“I cannot wait to make my own SHAD family so that I can feel this sense of unity,” Hiscock said. “I am very excited to be representing my school and community.”
Hiscock is one of Canada’s top young public speakers, having won the Skills Canada Provincial Competition two years in a row and placing third in the national competition after only his second time competing in the event.
Hiscock has made a significant contribution in his school, re-establishing a student council to increase school spirit that had previously been discontinued. He was also awarded a grant as part of the RBC 150 initiative to make a difference in his community, where he organized a literacy event for children.
“I would like to change the world through helping as many people as I can,” Hiscock said. “These small changes can be through volunteering, or helping others, or simply through speaking one’s mind. Change can be established by anyone. Anywhere. Anyhow.”
SHAD 2018 runs from July 1 and wraps up on July 27, after which both Heal and Hiscock will join other change makers and top innovators in an impressive network of nearly 17,000 SHAD Fellows, including an NHL hockey executive, a serial entrepreneur on CBC’s Dragon’s Den, a NASA researcher, and a best-selling author.
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SHAD produces leaders for Canada through its award-winning, life-changing, pan-Canadian enrichment platform for high school students. Every year, SHAD helps 900 young Canadians tap into their full potential through an innovative month-long program at one of 16 partner university campuses. There, students apply STEAM (science-tech-engineering-arts-math) disciplines to real-life public policy and entrepreneurial challenges, forging insights and valuable relationships for life. Among its thriving global network of close to 17,000 SHAD Fellows and innovators are 32 Rhodes Scholars, 88 Loran Scholars, and 55 Schulich Leaders. For more information, visit www.shad.ca.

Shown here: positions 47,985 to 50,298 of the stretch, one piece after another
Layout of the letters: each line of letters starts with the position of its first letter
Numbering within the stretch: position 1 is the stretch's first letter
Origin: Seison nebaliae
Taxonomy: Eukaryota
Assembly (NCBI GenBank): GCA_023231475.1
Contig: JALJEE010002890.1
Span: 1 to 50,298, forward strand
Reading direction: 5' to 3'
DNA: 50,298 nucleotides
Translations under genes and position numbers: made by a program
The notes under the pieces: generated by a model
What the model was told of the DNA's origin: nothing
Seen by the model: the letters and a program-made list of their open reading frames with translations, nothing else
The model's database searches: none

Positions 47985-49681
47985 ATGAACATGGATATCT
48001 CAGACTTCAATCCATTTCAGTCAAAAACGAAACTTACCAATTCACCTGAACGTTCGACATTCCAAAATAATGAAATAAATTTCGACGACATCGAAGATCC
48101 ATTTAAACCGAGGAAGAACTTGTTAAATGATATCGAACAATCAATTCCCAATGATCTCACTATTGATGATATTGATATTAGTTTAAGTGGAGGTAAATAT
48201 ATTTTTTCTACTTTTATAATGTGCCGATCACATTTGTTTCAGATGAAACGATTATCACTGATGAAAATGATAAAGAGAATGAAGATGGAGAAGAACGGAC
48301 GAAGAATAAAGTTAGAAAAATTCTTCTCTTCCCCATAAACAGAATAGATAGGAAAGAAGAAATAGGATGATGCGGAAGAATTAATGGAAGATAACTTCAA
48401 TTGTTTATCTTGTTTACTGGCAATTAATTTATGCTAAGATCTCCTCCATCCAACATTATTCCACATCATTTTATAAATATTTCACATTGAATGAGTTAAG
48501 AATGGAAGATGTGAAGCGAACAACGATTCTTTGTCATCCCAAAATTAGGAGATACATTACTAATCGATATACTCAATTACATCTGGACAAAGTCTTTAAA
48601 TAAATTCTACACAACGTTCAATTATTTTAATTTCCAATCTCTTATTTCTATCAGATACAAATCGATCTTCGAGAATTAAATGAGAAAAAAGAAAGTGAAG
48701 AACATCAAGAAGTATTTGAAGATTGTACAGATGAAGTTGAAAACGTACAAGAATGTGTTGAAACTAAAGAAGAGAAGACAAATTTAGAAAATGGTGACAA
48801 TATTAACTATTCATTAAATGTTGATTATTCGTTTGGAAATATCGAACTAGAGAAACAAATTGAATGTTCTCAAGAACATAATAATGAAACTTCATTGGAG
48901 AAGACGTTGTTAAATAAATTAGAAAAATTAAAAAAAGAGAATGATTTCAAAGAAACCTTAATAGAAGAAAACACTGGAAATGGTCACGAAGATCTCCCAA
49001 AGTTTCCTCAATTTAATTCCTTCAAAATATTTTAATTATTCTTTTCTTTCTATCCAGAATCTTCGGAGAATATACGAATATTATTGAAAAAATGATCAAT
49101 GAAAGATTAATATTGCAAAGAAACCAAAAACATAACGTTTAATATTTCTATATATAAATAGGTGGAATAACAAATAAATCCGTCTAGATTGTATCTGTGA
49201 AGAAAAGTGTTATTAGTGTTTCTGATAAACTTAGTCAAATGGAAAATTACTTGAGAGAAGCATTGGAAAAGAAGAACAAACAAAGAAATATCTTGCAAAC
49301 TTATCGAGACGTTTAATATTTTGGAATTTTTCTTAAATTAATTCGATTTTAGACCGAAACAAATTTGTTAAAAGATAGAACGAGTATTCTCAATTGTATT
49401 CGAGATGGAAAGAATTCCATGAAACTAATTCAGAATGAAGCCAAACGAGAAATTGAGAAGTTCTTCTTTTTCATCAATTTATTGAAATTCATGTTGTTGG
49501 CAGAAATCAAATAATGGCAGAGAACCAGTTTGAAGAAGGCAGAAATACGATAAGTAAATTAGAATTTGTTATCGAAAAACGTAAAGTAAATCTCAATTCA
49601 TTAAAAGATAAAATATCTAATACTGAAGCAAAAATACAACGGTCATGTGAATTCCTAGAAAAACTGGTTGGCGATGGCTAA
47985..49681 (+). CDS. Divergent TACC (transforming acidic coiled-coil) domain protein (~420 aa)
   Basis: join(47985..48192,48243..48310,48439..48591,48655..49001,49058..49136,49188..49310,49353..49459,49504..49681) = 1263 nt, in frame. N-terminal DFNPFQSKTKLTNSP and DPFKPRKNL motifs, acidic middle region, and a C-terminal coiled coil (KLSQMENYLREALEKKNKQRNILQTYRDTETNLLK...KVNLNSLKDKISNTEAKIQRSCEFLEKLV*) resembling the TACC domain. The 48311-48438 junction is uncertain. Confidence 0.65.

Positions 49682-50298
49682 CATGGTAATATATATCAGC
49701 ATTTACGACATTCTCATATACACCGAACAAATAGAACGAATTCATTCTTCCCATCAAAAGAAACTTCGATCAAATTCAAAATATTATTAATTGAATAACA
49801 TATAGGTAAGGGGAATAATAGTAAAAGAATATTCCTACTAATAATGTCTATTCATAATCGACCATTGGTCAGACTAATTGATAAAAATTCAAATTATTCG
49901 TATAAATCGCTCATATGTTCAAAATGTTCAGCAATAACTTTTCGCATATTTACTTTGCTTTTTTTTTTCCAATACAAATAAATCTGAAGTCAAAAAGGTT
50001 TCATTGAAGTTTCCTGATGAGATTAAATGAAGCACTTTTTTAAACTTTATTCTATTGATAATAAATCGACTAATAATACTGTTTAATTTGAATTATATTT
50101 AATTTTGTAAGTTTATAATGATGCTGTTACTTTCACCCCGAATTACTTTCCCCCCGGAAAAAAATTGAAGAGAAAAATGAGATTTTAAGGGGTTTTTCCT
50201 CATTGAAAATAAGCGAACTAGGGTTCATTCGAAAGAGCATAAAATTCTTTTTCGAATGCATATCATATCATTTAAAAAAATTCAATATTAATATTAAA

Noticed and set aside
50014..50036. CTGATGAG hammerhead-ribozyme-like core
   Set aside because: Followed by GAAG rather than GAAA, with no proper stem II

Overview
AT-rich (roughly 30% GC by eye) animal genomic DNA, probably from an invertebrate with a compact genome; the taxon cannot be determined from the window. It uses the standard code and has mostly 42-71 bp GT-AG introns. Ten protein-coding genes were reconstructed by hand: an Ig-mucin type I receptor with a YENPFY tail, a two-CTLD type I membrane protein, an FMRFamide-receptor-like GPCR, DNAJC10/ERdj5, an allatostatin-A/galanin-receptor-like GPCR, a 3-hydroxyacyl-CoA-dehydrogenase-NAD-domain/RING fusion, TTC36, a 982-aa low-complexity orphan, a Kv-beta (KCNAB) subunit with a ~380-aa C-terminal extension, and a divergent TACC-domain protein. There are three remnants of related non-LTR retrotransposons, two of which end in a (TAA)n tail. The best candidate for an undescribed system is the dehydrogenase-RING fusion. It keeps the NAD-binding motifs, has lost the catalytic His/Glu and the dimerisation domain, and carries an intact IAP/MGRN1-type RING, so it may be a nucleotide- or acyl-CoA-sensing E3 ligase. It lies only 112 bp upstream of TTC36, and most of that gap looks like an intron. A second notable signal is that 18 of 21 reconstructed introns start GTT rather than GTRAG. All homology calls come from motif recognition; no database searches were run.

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Lakehead University has approximately 9,700 full-time equivalent students and 2,000 faculty and staff in 10 faculties at two campuses in Orillia and Thunder Bay, Ontario. Lakehead is a fully comprehensive university: home to Ontario’s newest Faculty of Law in 44 years, the Northern Ontario School of Medicine, and faculties of Engineering, Business Administration, Health & Behavioural Sciences, Social Sciences & Humanities, Science & Environmental Studies, Natural Resources Management, Education, and Graduate Studies. Maclean’s 2018 University Rankings place Lakehead University among Canada's Top 10 primarily undergraduate universities, as well as first in Total Research Dollars, second for Citations, and third for Scholarships and Bursaries. In 2017, Research Infosource named Lakehead Research University of the Year in its category for the third consecutive year. Visit www.lakeheadu.ca.